Fifteen Pro Wrestling Terms Every Indian Should Now Know

The WWE is planning some big things for India. Soon, we will have their programming run on a ‘same day’ basis. With a hungry fan base that will only increase, we list the ten most important pro-wrestling terms, so you aren’t lost in the conversation between two ‘marks’ when that happens, along with sentences as examples.

WWE Universe: The official version that the company is now following about anything.

Just like the DC Universe, Marvel Universe, there’s a WWE Universe. This is basically an all-encompassing term to tell everyone who matters (and cares) what the official line on something is.

Example: When and if Sting meets Hulk Hogan, it will be the ‘first’ time these two giants meet.

Sting and Hogan have routinely fought each other, but that was over at TNA. TNA is a competitor, so it is not in WWE Universe.

Kayfabe: Playing the character.

WWE superstars are actors, however horrible or good they are. What they portray on screen is a character, and breaking it would be breaking ‘kayfabe’. Example:

Example: The only time Undertaker broke kayfabe was when he came out to shake hands with Ric Flair at his retirement.

Shoot: Real.

It can be real anything, a real interview, a real fight, basically, the opposite of kayfabe.

For example: Everytime Brock Lesnar comes out to fight, there is a chance it turns into a shoot fight.

Selling: To portray that a particular move was devastating.

Pro Wrestling is basically choreographed fights, and the two performers need to support each other to ensure that people are entertained and nobody is hurt. The person who is being hit has to show that a particular hit and hurt like heaven cometh.

Example: Some submission moves need some real selling to seem realistic.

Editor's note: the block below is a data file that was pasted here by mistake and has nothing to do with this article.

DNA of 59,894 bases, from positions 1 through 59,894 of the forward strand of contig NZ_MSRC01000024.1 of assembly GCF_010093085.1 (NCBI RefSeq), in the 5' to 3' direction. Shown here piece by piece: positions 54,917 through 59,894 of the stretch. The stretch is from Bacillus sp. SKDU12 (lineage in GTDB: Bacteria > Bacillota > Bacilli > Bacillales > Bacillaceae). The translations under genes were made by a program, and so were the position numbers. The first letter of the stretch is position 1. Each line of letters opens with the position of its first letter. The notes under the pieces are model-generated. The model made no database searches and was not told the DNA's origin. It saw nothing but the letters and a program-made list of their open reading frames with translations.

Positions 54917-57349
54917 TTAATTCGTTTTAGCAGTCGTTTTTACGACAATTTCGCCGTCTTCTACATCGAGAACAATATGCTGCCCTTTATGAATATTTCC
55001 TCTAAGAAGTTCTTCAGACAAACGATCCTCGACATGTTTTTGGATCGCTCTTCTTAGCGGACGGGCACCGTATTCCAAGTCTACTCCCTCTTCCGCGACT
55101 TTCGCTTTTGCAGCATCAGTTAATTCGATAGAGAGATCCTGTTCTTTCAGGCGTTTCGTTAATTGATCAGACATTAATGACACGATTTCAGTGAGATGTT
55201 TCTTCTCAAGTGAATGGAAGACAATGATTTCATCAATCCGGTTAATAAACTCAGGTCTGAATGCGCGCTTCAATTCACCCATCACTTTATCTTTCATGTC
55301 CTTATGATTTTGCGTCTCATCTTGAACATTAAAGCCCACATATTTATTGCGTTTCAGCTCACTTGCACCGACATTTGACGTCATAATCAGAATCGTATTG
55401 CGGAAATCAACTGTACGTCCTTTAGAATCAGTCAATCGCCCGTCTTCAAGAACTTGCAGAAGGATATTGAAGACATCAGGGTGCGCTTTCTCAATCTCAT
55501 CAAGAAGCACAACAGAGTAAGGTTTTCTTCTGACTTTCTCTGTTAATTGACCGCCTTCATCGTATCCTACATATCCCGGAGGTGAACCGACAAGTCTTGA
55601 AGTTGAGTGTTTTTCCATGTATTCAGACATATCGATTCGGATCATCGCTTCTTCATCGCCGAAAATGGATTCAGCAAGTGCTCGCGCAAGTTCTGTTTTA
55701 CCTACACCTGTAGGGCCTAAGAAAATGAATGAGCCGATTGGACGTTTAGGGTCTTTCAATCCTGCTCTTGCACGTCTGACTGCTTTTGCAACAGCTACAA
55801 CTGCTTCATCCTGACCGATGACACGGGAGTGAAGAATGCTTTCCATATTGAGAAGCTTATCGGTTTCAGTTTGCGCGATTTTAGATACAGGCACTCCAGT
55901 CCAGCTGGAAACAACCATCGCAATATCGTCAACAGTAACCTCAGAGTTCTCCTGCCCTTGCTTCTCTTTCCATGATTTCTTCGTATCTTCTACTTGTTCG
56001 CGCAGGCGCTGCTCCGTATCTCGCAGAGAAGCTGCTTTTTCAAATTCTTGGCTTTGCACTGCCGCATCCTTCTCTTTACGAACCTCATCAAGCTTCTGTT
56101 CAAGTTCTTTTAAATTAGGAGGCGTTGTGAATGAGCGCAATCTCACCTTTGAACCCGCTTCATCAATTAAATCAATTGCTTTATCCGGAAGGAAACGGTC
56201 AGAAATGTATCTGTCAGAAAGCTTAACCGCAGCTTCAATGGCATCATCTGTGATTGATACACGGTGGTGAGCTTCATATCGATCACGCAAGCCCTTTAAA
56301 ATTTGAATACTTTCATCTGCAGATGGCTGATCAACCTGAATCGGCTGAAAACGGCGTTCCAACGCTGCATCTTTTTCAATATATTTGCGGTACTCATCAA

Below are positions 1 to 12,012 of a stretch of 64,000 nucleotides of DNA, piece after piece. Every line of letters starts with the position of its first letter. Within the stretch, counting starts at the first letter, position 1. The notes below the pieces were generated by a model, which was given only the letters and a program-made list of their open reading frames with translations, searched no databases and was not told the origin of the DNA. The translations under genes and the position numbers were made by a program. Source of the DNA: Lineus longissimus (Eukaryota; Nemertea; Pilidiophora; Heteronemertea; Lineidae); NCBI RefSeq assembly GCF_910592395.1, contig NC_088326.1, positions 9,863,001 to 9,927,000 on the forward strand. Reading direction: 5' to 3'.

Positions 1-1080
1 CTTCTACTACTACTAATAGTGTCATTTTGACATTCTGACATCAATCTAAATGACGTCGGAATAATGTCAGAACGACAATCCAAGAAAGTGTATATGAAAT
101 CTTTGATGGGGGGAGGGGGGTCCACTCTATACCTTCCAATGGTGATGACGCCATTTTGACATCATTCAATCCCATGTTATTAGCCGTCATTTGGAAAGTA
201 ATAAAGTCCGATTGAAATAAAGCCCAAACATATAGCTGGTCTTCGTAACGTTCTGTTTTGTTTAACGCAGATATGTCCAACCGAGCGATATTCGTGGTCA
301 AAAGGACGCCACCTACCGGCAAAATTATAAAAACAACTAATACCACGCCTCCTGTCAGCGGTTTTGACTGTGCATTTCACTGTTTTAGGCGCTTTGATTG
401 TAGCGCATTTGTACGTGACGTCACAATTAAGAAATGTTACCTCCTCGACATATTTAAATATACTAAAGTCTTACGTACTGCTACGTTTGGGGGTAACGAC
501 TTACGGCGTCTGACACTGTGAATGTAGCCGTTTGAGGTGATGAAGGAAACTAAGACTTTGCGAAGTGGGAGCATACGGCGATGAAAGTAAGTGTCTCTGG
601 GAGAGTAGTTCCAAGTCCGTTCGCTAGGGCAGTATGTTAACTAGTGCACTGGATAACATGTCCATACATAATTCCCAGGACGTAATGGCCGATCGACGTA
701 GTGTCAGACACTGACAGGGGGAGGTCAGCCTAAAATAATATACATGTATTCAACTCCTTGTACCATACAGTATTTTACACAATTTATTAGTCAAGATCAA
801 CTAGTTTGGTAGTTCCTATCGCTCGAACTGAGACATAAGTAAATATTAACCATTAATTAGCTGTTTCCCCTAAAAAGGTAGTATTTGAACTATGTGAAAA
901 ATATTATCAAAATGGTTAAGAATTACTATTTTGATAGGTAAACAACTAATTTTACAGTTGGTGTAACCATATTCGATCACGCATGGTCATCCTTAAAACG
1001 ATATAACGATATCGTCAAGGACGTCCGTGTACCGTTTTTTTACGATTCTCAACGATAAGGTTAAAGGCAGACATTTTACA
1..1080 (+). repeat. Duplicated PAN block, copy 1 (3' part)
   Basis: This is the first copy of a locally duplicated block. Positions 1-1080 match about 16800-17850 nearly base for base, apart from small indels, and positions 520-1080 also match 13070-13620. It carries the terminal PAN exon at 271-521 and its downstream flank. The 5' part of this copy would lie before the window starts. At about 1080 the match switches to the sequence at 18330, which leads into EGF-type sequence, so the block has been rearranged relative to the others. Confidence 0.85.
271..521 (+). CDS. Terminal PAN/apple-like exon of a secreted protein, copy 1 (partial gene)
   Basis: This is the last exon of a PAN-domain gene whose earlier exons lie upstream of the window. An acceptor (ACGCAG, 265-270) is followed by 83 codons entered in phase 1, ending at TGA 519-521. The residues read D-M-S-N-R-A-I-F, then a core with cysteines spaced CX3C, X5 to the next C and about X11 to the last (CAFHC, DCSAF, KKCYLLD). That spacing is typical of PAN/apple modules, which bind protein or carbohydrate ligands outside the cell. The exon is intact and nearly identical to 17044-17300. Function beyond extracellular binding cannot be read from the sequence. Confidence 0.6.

Spot: Any manoeuvre between the two performers that would change the game or take it ahead.

Example: Everyone remembers the Undertaker Mankind spot where Undertaker throws Mankind from the top of the cage at Hell in a Cell.

Botch: When a spot goes bad and either of the performers get hurt, the person who commits the mistake ‘botches’ the ‘spot’.

Example: CM Punk accused Ryback of botching a spot in a shoot interview he had on a podcast recently.

Blading: The action of hiding a blade in your wrist covers, and using it to cut yourself to bleed, selling a particular spot.

Example: Ric Flair was one of the most famous bladers in the pro wresting circuit.

Bonus: Ric Flair was accused of opening up his blading injuries to show the police his wife beat him up when he called them up.

Face: The protagonist

John Cena is the latest Face of the company.

Not to be confused with…

The Franchise/The Big Guy: The one man around whom the entire business works, someone who has mainstream and well as ‘wrassling’ acceptance and exposure.

Example: There have been only four Big Guys in pro-wrestling according to the WWE Universe, The Hulk, Rock, Stone Cold and John Cena.

Heel: The villain.

Example: The Undertaker can play Heel as well as the Face very well.

Push: When a performer gets written into storylines in a manner that gives his career a upheaval.

Example: Dolph Ziggler is right now undergoing a great push.

Squash Match: A one sided match.

Example: The match between Brock Lesnar and John Cena at Wrestlemania was a squash match.

Burial: When a performer is not in the good books of the powers that be, and is being shown in a bad light, either in the right or outside.

Example: The WWE wanted to bury the Ultimate Warrior with the DVD, ‘The Self Destruction of the Ultimate Warrior’.

Pop: The crowd reaction when a particular supersar arrives onto the scene. The pop can either be good, or bad.

Example: The crowd popped when Sting arrived in the ring.

Mark: The person who knows the WWE is choreographed and storylined, but still enjoys it as a guilty pleasure.

Example: We marked out when Sting returned to the WWE.

We knew Sting was signed and would make an appearance, but we gave a huge pop when he appeared on the screen.

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